If you’d let me, we’d stay up all night, and I’d paint galaxies on the back of your hands to remind you how inferior nightmares are. But I cannot wake you or make the swirls in your breath go away, so I shrink further back, I give you space. There is nothing I can do to make it better.
Instead, I place soft fingers on your back and write bright letters on the dark ceiling, for you to see in a dream. I turn to the moon for spelling and to the stars for punctuation, and wait for morning in silence.
I’m trying to come up with fancier names for these monthly wrap up posts, but for now the titles are what it says on the tin!
I know we all say this, but where did March even go? Just a minute ago I commented on how February blew past without me noticing and suddenly it’s April. I can also proudly proclaim that I only fell for one April’s Fools joke yesterday, which for ‘lil gullible me is a new record.
However, as March has waved goodbye, here’s my monthly video; little snippets and tidbits that I’m hoping to look back on one day and go “oh, I remember that!” Loved ones were hugged, many mugs of teas were drunk and new challenges were faced head on. March was a good one.
I’m feeling creative these days, and thankfully, there are a lot of projects I can channel that creative energy into. I’m working on a cross stitch piece for a workshop I’m a part of, I really want to write again (I’m just not sure what), and I’ve just gotten my hands on some exciting new books. So what better time to do a WWW Wednesday post!
WWW Wednesday is hosted by Sam at Taking on a World of Words, and anyone can join the fun! All you have to do is answer three simple questions (“The three Ws”):
-What are you currently reading? -What did you just finish reading? -What are you planning on reading next?
I am currently reading: Twelfth Night by William Shakespeare
Cathy and I went to see this play broadcasted at the Cinema in Winchester last winter, and I loved the intrigue, the confusion and the strange and wonderful characters. Yesterday I found it for £2.50 in a little Swanage book shop, and I’m working my way through it now. So far very good!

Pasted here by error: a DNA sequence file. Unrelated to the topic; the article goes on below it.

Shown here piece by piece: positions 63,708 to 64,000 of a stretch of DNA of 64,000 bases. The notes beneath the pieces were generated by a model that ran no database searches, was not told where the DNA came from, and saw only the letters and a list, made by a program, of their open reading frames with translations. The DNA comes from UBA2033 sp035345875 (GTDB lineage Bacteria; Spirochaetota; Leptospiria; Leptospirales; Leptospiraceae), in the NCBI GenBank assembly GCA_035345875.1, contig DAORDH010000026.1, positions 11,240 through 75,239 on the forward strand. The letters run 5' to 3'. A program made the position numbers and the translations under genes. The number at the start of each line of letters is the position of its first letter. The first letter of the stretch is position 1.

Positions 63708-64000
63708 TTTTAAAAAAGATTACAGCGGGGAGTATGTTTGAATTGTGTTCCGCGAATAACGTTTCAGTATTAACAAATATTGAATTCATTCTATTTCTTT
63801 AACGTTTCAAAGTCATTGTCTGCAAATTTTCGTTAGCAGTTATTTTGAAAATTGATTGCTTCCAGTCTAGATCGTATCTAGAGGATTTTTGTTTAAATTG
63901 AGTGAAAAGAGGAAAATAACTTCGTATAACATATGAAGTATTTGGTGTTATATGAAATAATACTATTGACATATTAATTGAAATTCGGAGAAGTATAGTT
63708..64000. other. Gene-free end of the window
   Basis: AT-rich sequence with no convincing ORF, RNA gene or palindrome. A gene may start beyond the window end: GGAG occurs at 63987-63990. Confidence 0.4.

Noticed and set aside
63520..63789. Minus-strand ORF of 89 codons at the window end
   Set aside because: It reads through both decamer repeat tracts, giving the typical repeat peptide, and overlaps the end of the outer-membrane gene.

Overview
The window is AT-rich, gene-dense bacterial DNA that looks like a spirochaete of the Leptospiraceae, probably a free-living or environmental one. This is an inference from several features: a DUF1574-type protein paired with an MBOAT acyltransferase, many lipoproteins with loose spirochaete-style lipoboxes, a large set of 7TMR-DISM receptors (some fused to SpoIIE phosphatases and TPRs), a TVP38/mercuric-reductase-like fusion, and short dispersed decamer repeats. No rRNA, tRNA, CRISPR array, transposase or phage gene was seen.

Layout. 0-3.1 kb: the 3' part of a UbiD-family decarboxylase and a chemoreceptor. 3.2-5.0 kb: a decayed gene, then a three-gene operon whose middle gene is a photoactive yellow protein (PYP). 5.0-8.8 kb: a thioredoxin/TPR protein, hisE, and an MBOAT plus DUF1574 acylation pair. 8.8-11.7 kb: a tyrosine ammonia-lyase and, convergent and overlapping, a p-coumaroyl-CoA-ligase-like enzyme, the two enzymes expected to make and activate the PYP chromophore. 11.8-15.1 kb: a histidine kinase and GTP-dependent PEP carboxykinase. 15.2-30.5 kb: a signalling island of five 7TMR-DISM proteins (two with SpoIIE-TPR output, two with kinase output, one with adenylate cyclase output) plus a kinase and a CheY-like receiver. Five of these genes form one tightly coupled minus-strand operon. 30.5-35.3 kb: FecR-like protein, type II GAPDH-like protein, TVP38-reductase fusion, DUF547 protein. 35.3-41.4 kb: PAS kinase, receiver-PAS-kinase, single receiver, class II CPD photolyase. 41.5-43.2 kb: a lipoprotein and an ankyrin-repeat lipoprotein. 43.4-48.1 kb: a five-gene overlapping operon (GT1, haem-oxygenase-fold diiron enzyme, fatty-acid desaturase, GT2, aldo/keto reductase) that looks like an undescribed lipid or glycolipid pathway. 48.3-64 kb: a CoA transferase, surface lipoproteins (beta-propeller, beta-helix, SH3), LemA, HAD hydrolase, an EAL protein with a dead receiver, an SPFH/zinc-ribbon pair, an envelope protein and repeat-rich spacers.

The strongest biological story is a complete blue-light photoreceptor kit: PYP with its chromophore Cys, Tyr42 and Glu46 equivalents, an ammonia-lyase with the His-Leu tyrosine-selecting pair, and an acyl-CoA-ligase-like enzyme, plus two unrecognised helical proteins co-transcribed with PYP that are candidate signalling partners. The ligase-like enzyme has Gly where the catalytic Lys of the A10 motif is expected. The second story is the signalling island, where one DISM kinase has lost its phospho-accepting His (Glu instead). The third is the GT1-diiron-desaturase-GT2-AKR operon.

Blurb: Variously melancholy, lyrical, joyous and farcical, Twelfth Night has long been a popular comedy with Shakespearian audiences. The main plot revolves around mistaken identities and unrequited love. Both Olivia and Orsino are attracted to Viola, who is disguised as a young man; and Viola’s brother, Sebastian, finds that he is loved not only by Antonio but also by Olivia. While offering broad comedy, Twelfth Night teasingly probes gender-roles and sexual ambiguities.
I just finished reading: The Hat by Selima Hill
This isn’t the sort of poetry I usually read just for fun, but we had another one of Hill’s books, Jutland, as a set text for a poetry module last year, and I do really like her style. It’s playful and witty and truly bisarre. I think I’ll have to read it again, though, to really get under its skin!
Blurb: Selima Hill’s latest collection, The Hat, is a disturbing portrayal of a woman’s struggle to regain her identity. Her story emerges through a series of short poems, often related to animals: how she is preyed upon and betrayed, misunderstood, compromised and not allowed to be herself. Like all of Selima Hill’s books, The Hat charts ‘extreme experiences with a dazzling excess’, with dark humour and surprising combinations of homely and outlandish.
Next, I’ll be reading: The Graveyard Book by Neil Gaiman
A reread of an old favourite; I love Neil Gaiman’s books and the strange worlds he creates! I read this the first time when I was fifteen, and keep coming back to it, for the rich character gallery, the edge-of-your-seat moments and the biting dialogue. Chris Riddel’s beautiful illustrations are also a reason for why this book is a work of art.
Blurb: Nobody Owens, known to his friends as Bod, is a normal boy. He would be completely normal if he didn’t live in a graveyard, being raised and educated by ghosts. There are dangers and adventures for Bod in the graveyard. But it is in the land of the living that real danger lurks, for it is there that the man Jack lives and he has already killed Bod’s family.
So these are my reads right about now. How about you, what have you been reading lately? Have you read any of these, and if so, what did you think? And if you’ve got a WWW Wednesday post up today, pop a link in the comments and I’d love to have a look!